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Monday, 10 December 2012






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It is salutary that the long draw out impeachment drama seems finally to be at an end, and that the people of this country would be able to expect their elected government to deliver on the issues that really matter to them – such as jobs, education, better health care for all – and the economy.

However, there still are those elements which seem to want this unproductive drama to go on unabated, to serve their own petty partisan political agendas -- and what is new about that? It has been a pattern than heroes attempt to emerge, out of the dross of unfortunate but necessary situations such as the now concluding impeachment.

To recap, the Chief Justice of this country has been found guilty on three charges by the Parliamentary Select Committee that was constituted as per standing orders of the House to investigate charges of misbehavior contained in the impeachment motion. The CJ was given ample opportunity to defend herself before this Committee and was given the facility of bringing her team of lawyers to appear for her, but she chose instead to flee the Committee sessions citing reasons ranging from ‘inadequate documentation’ to ‘disrespectfulness.’

Those who are speaking on behalf of her and terming the proceedings a disgrace, have the audacity to say that she was mistreated, and that the PSC process and all that it entailed, was a witch hunt. This is akin to saying that those litigants who appear in the courts of law, including the Supreme Court of this country where the CJ often presides, are tried unfairly in Kangaroo courts.

Courts of law, and particularly courts of law of standing such as the Supreme Court have never been respecters of persons. People of this country would recall instances in which the then Chief Justice summarily sentenced various persons on contempt charges. Therese persons never had a fair chance to defend themselves, and as most intellectuals and jurist writing in recent times have observed, in the absence of codified contempt laws, what passes off for a contempt hearing in our courts is basically a one sided hearing that pillories and then crucifies the accused. S B Dissanayake, now a Minister and then a parliamentarian was sentenced to two years in prison on contempt charges, and he was not treated with kid gloves from a Bench which finally served sentence on him summarily …

However, he did not have the luxury of walking out citing the fact that the Bench ‘disrespected’ a person of his stature, after all a parliamentarian.

Senior lawyer S L Gunasekera has written to the President of the Bar Association regarding the impeachment and what he insists are the undue pressures aimed at the Judiciary. He seems to collude in the view expressed in some NGO quarters, and the out on limb civil society fringe, that the impeachment effort was a ‘witch hunt.’

We carry today in these pages, two articles, which we may say are from ‘unimpeachable sources’ (which are given) about the impeachment drama surrounding the then president of the United States, Bill Clinton.

That impeachment was totally constitutional and everybody should keep in mind that the President of the US was tried by the two Houses of Congress acting as a ‘judicial body.’’ This was after a highly partial special prosecutor had given his report to the two Houses! The articles we carry here in these pages today, refer to that impeachment process against Bill Clinton as a witch hunt, a farce and a travesty.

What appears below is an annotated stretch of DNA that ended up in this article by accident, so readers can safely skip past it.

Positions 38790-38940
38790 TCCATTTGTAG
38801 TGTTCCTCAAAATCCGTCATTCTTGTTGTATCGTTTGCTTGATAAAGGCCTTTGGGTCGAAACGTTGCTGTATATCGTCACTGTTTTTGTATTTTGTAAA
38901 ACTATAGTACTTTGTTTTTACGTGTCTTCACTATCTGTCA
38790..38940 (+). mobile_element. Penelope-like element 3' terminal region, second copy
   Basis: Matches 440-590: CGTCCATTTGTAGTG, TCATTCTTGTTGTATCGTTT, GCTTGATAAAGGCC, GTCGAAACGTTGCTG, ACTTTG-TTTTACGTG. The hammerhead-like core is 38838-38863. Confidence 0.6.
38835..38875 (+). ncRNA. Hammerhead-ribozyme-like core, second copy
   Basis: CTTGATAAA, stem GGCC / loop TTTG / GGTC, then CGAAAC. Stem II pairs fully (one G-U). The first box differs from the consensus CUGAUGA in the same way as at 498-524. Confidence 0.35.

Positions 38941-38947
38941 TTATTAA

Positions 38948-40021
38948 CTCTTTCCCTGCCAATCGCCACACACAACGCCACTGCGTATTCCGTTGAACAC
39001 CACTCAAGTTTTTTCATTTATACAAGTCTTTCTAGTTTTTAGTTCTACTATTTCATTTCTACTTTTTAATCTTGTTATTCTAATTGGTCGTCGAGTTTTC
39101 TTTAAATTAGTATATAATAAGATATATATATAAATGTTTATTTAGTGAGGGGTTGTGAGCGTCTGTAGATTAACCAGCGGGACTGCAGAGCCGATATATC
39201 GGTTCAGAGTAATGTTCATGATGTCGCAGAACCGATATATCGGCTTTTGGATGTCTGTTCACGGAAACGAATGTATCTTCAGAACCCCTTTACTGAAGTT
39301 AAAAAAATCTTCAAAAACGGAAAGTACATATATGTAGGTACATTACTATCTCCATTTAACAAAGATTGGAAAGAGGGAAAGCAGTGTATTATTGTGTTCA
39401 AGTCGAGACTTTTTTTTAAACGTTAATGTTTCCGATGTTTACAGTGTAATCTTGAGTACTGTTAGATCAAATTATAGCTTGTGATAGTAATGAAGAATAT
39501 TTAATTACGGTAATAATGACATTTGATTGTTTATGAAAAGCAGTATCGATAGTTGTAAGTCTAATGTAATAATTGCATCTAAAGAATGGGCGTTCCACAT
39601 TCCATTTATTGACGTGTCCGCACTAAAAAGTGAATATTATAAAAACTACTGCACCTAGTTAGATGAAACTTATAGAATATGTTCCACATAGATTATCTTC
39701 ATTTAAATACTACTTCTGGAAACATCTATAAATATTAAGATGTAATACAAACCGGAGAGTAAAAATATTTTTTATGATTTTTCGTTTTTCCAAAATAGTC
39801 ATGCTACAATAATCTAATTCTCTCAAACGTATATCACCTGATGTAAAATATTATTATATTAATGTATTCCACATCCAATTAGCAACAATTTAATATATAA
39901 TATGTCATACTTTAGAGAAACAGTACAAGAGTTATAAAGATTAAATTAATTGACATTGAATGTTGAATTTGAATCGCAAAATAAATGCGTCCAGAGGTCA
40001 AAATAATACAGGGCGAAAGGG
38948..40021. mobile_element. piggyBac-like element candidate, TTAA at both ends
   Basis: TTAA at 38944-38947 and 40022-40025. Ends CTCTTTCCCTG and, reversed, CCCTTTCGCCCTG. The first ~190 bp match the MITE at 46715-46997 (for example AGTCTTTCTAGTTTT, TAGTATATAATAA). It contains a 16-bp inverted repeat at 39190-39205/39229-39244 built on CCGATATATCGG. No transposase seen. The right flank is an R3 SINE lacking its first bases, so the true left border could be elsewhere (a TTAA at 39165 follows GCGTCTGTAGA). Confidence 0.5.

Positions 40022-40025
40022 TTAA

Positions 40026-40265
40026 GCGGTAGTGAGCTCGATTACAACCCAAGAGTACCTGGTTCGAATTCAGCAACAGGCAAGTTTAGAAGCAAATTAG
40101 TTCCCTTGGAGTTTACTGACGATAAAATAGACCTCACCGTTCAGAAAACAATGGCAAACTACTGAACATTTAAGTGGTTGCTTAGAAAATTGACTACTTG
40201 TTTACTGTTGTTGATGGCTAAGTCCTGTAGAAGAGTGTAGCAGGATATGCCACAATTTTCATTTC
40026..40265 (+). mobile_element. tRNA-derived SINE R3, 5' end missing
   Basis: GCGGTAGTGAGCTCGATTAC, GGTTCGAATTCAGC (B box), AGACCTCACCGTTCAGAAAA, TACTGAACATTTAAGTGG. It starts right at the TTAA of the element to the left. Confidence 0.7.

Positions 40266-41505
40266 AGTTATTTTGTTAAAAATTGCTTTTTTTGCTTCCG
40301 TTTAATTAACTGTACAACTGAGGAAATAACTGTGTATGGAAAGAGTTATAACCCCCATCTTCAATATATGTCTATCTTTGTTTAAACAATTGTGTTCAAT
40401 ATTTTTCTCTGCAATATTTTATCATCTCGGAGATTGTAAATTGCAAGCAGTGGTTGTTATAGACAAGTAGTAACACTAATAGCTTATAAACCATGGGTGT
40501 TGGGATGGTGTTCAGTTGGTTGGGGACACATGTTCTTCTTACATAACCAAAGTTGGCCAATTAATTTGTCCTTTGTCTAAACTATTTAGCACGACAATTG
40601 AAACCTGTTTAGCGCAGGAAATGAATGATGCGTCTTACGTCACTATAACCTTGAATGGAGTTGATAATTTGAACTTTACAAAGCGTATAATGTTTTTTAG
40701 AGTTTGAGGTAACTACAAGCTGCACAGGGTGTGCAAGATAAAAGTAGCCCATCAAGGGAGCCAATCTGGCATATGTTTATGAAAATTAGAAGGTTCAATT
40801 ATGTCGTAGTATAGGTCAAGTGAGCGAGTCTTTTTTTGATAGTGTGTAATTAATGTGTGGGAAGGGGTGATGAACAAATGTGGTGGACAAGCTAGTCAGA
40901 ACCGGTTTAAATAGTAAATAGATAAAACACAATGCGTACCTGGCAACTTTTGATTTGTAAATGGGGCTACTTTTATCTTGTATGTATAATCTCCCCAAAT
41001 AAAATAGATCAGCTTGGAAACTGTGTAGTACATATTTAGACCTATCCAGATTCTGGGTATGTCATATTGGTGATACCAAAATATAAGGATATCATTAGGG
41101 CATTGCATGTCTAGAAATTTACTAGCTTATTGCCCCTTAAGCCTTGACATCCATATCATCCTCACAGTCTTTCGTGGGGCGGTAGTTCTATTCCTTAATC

It could therefore be seen that there is always the political interpretation of a perfectly constitutional process by various commentators in civil society, some of them very respected ones. The impeachment of Bill Clinton by one house was called ‘disgraceful’ and a witch hunt and all the other pejoratives imaginable …

But any of that did not make the process any less constitutional in what is being held up today among our civil society experts as the most mature democracy of our times, the democracy we should emulate.

This is what is happening in Sri Lanka today. A perfectly constitutional process is being derided in some quarters as ‘a witch hunt’ but that is for political purposes. Still others may be saying the same thing the politically partisan are saying, after a fashion. But as in the Clinton situation, that does not make the impeachment any less constitutional or improper!


Today, in some circles, the impeachment of Chief Justice Shirani Bandaranayake (now more or less a fait accompli after the Parliamentary Select Committee found her guilty on three counts) is being criticized as a witch-hunt -- or as an ill thought out, hurried and undemocratic exercise.

Full Story


The main charge on which the Chief Justice was found guilty was the misdoing with regard to the Trillium Housing scheme residence. Basically she has used a Special Power of Attorney to purchase a house from Trillium residencies, when it was known that properties could not be alienated from Trillium, which belonged to the Ceylinco group which was caught up in the Golden Key case.

Full Story

Clinton scandal a farce: impeaching a President for lying about sex …

It’s been exactly ten years since the end of the Senate impeachment trial of William Jefferson Clinton. On Feb. 12, 1999, the Republican bid to prematurely terminate Clinton’s second term ended with an even party-line vote -- far short of the two-thirds majority required to force out of office the 42nd President of the United States.

Full Story



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